Being fit had become an idol. It was time to do something drastic.
I held my breath as I prepared to hit the "send" button on my e-mail. I knew that once the message left the safety of my "drafts" folder and made its way across cyberspace and into the inboxes of my church leaders and mentors, there would be no turning back.
In a quiet moment of reflection, as my index finger hovered over the mouse, I considered the past six years of my life, years that had become increasingly governed by selfishness, arrogance and a lack of self-control. Years which signified months, weeks and days of agonizing self-analysis and striving after vain and empty things.
I struggled one moment longer with the fears clamoring for my attention, took a deep breath, recalled the Scripture verse that had motivated my write-up, and prepared to click my e-mail into the great unknown of my future; a future that would include painful vulnerability and surrender to God's will.
* * *
I was 14 when I began dieting for the first time. True, I was overweight by a good five pounds or so, but who isn't at that age? I remember the agony of counting my calories and forcing myself to do what I hated most: run. But my desire for worldly acclamation quickly overcame my hatred for exercise, and I became a self-admitted gym rat and a health freak, memorizing the Calorie-Counter's Handbook and working out up to three times a day.
I always thought that once I reached a "healthy" weight I would cut back — but old habits die hard, and as I sat at my computer six years later and 15 pounds lighter, I was no less obsessed with health and fitness and no more happy than when I began. If anything, my life was even more dominated by my worldly and distorted view of myself and my efforts to stay in perfect shape, both for my own pleasure and the satisfaction I found in my reputation as a "health nut" and "motivated athlete."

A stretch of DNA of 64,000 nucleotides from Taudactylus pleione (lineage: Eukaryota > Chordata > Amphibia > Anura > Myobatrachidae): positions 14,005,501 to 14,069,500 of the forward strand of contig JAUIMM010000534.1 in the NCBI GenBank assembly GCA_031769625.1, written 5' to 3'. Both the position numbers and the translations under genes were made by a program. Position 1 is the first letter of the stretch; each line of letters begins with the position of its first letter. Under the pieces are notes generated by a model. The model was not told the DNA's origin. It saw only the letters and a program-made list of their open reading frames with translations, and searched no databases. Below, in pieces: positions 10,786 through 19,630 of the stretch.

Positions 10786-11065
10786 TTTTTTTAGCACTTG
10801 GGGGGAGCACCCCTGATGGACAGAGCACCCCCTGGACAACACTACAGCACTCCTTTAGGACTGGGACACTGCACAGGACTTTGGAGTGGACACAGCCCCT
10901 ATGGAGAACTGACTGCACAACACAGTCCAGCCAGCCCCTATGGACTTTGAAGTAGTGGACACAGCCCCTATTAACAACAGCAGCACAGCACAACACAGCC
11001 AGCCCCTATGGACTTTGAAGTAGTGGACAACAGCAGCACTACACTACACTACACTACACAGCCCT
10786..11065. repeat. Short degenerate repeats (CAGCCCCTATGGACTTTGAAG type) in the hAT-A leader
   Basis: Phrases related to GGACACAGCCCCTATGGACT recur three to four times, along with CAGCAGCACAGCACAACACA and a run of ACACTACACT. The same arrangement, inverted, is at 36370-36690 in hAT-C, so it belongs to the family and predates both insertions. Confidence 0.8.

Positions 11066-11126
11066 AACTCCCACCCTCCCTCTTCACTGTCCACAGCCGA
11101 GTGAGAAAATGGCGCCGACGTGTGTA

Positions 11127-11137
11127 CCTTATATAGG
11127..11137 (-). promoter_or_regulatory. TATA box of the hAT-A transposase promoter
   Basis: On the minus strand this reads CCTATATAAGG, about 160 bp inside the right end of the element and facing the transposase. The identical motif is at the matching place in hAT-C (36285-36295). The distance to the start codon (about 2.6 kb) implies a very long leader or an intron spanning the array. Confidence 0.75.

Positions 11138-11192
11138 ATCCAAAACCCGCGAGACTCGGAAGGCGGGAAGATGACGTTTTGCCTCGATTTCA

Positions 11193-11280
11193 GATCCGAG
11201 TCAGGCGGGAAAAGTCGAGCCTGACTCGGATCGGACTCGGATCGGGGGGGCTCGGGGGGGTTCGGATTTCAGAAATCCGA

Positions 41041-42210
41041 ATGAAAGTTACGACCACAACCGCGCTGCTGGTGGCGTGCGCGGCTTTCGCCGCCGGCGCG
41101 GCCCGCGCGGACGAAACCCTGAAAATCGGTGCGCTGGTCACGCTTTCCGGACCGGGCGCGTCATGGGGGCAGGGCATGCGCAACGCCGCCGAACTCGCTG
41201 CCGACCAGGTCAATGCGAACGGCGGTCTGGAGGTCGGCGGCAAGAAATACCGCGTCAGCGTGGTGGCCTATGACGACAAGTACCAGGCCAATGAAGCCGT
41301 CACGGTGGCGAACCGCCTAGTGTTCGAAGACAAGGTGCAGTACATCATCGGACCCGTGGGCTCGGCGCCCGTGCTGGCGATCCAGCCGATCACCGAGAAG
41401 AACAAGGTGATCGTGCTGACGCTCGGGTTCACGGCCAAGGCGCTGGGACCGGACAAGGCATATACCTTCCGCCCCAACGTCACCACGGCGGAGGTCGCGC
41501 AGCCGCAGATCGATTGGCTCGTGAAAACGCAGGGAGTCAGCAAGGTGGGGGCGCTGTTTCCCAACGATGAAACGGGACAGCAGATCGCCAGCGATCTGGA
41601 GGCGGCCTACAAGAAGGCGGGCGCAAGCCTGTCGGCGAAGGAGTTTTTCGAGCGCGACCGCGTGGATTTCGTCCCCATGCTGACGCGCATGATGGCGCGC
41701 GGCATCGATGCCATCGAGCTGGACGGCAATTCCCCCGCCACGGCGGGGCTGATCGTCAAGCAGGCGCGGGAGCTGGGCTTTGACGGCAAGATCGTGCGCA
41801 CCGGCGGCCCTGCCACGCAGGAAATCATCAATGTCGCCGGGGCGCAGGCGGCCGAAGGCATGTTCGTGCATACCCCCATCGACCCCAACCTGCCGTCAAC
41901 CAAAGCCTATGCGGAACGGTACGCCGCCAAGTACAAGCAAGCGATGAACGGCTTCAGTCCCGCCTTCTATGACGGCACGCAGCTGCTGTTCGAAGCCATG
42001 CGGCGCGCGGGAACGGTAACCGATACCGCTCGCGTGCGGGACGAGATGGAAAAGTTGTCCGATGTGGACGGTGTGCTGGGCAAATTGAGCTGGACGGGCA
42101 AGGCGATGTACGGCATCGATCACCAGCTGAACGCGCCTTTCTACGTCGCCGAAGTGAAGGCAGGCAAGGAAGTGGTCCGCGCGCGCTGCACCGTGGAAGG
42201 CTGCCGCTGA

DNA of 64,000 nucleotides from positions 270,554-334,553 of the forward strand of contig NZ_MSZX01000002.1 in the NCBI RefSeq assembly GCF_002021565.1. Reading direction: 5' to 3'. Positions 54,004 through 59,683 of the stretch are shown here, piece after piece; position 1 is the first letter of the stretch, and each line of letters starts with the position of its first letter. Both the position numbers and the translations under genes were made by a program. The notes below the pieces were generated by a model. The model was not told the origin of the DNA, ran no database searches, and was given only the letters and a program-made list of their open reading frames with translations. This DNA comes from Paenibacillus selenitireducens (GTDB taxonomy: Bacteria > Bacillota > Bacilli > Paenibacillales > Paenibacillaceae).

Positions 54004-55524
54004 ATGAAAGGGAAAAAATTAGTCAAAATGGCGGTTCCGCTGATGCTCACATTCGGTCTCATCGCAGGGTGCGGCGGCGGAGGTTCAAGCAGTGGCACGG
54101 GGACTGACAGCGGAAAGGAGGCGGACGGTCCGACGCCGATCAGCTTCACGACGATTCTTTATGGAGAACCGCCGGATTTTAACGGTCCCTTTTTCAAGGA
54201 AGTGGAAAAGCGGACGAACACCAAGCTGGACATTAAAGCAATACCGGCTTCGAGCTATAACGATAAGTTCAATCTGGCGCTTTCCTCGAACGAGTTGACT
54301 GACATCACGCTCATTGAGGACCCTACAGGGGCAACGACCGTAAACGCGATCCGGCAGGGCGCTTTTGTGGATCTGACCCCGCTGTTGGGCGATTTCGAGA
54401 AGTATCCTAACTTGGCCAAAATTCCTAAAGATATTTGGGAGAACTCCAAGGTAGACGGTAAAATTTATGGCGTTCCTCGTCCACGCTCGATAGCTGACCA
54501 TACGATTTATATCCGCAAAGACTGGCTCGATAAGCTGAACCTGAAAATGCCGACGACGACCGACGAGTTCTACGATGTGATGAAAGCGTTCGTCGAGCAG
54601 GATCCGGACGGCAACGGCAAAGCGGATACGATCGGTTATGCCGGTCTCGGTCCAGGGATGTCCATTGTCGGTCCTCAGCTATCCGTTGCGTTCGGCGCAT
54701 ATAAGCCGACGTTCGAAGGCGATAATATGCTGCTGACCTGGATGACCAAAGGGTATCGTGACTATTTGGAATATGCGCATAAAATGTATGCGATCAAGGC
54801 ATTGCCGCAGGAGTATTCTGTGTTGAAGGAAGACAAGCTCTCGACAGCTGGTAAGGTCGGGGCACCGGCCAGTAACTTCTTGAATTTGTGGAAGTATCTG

It took years for God to work on my heart, to reveal to me the true motivations for my pursuit of fitness. I would continually hear exhortations in sermons and worship to "surrender all" to the Lord. Every time someone read 1 Corinthians 10:31, "So whatever you do, whether you eat or drink, do it all to the glory of God," I winced. And every time I experienced that prick in my conscience to examine the one area of my life that I always felt in control of, I pushed it aside, thinking, "Everything else, but not that, Lord."
In my e-mail confessional, after the Holy Spirit had finally broken in, I summarized my concern about this:
I know that hardening my heart on a consistent basis will affect EVERY area of my life, and not only has God been urging me more and more to talk with you, but I have become more aware, by his grace, of the problem that really exists....